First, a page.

Camp Oregon Caves Heritage Tree
The Camp Oregon Caves Port Orford Cedar was situated in the center of the parade grounds of Camp Oregon Caves Civilian Conservation Corps facility, which was in operation from 1934 to 1941. The buildings were torn down years ago and the tree helps to mark the locations of the historic buildings. Note that this heritage trees recently died. It has been left standing along with the heritage tree marker to serve as a reference point for locating buildings in these historic images.
The site of Camp Oregon Caves is located on Highway 46 (Oregon Caves Highway) about 11.5 miles from Cave Junction and about a quarter of a mile past the entrance to Grayback Campground. The most distinctive landmark is the historic Grayback Guard Station (sometimes called the Cedar Guard Station) on the left side of the road. The exterior of this building is covered with the bark of the Port Orford cedar, a durable exterior covering used on buildings during the Great Depression.
The marker on the map indicates the location of the Cedar Guard Station. A few yards past this building is the paved entrance to Chinquapin (chin-kah-pin) Group Camp where a gate blocks access into the group camp area. The heritage tree is at the back of the group parking area.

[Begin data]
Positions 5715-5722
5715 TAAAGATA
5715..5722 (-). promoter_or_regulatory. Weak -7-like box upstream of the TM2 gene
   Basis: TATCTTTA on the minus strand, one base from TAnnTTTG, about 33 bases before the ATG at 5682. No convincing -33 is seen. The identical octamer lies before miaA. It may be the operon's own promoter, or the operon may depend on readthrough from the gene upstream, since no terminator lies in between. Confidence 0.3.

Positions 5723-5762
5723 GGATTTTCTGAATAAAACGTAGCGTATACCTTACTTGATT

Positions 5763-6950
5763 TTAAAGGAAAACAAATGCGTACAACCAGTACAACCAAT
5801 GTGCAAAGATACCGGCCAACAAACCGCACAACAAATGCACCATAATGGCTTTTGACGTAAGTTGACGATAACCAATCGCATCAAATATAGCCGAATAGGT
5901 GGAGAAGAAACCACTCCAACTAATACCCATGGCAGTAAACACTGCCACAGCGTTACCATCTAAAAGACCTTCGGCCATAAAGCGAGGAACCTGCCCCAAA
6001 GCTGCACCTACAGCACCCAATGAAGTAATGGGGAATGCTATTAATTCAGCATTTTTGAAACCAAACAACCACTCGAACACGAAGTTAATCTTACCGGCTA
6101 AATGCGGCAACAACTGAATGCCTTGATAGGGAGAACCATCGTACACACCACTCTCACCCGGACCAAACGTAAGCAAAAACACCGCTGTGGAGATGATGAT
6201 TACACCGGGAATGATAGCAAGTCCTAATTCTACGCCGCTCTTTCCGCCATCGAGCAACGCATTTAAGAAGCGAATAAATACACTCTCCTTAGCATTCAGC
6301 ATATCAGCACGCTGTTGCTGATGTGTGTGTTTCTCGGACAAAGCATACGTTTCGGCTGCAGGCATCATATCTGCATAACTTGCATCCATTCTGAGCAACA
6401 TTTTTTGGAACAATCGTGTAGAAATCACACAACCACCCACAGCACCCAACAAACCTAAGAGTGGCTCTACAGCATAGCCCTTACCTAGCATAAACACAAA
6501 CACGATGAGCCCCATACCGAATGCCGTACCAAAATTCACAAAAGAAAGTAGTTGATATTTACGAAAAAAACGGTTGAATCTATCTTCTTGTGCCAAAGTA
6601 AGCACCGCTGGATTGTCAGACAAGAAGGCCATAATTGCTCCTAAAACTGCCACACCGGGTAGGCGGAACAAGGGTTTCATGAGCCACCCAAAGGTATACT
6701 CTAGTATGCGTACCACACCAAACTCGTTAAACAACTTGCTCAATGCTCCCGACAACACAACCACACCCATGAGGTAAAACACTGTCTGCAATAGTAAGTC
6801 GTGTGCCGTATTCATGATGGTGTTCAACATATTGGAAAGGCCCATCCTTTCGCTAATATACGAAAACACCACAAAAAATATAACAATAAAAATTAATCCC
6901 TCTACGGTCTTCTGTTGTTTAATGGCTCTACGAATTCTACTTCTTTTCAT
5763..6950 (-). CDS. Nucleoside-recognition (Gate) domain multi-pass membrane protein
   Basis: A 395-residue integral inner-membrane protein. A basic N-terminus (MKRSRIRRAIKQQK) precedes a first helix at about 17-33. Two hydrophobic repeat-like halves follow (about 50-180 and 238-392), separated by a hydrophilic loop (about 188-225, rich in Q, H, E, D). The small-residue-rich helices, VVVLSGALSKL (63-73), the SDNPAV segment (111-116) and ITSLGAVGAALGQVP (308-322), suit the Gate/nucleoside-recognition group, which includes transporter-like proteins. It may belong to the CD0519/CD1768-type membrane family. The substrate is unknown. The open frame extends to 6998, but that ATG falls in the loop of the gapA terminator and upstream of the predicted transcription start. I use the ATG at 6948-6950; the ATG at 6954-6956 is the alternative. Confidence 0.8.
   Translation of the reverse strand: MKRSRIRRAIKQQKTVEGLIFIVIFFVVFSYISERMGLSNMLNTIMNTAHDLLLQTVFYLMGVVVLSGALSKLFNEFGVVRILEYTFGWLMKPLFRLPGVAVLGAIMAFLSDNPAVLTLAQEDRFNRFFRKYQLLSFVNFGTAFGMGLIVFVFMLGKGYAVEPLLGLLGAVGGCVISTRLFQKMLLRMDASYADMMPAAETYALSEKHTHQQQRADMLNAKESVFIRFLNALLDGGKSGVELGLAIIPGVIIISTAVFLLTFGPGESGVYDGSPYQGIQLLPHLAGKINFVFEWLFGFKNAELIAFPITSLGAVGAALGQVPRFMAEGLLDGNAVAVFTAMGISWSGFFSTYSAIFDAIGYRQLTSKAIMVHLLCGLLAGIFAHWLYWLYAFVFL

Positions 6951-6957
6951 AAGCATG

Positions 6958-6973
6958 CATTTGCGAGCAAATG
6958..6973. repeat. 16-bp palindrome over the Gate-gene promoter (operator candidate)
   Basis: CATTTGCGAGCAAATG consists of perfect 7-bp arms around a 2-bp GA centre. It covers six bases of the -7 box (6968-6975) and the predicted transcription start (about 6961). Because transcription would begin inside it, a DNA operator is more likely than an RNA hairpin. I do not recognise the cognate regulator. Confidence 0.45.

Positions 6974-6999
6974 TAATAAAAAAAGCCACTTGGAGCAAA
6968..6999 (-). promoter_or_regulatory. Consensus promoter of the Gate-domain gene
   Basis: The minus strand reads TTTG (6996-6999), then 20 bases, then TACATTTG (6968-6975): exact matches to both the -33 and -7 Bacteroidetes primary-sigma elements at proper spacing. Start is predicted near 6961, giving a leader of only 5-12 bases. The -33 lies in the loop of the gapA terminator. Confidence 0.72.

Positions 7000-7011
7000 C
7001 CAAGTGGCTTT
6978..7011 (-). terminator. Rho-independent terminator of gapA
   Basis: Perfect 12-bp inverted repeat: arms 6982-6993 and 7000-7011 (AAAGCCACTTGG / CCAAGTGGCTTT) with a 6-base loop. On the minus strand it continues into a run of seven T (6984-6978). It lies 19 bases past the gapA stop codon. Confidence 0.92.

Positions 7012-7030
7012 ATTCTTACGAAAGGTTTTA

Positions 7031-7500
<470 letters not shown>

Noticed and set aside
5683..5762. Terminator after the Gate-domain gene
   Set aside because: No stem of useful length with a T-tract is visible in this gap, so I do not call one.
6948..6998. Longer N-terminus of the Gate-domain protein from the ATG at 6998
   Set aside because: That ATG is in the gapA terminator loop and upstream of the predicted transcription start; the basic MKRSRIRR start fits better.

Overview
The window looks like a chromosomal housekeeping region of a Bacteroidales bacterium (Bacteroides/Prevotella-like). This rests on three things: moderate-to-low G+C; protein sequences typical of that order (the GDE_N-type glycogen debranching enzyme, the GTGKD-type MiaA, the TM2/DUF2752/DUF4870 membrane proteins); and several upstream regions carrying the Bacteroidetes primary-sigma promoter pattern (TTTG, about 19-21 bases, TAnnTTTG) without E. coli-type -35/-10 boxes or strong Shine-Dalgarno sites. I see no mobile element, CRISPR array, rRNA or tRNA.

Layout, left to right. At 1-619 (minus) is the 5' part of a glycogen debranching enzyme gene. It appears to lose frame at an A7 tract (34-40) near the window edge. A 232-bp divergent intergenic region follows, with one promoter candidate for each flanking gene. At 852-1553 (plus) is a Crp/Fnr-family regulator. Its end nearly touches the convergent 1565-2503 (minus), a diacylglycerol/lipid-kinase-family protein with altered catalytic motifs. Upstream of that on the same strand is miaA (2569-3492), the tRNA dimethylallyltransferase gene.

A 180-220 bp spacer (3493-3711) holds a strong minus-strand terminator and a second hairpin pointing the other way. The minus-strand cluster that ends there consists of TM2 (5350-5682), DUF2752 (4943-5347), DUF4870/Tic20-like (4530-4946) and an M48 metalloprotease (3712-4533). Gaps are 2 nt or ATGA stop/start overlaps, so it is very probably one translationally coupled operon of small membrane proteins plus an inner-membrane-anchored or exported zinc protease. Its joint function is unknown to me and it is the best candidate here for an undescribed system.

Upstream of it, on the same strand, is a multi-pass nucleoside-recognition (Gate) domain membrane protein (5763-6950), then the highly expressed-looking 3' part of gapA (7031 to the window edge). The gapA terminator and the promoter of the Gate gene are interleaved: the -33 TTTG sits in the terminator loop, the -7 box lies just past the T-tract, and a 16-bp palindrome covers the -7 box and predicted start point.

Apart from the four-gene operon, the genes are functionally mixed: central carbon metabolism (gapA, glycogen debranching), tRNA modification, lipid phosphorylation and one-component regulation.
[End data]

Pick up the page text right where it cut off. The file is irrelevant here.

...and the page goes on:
The cedar siding of the Oregon Caves Chateau is a distinctive architectural characteristic of the Civilian Conservation Corps era.
The Camp Oregon Caves Heritage Tree was situated in the parade grounds of Camp Oregon Caves, a Civilian Conservation Corps facility that was in operation from 1933-1941 and was located about eight miles from Oregon Caves National Monument. During this period two hundred youth were stationed at this facility and worked on projects in this region during the winter and transferred to Crater Lake National Park during the summer. The camp closed when World War Two began and, during that time, when building material was scarce, many of the buildings were dismantled and the wood carried away to be used for construction elsewhere. The only structure remaining at the camp is the Grayback Guard Station, a small cabin adjacent to Highway 46 and about 200 feet from the heritage tree.
The Port Orford cedar was nominated for the Oregon State Heritage Tree program because of the significance of this tree to the architecture of historic buildings in this region, especially on the exterior of the historic buildings at Oregon Caves. The wood is also resistant to splintering, which made it the ideal material for arrow shafts and was one of the reasons that the primary sources of arrowshafts was this region, the only place in the world where this tree grows.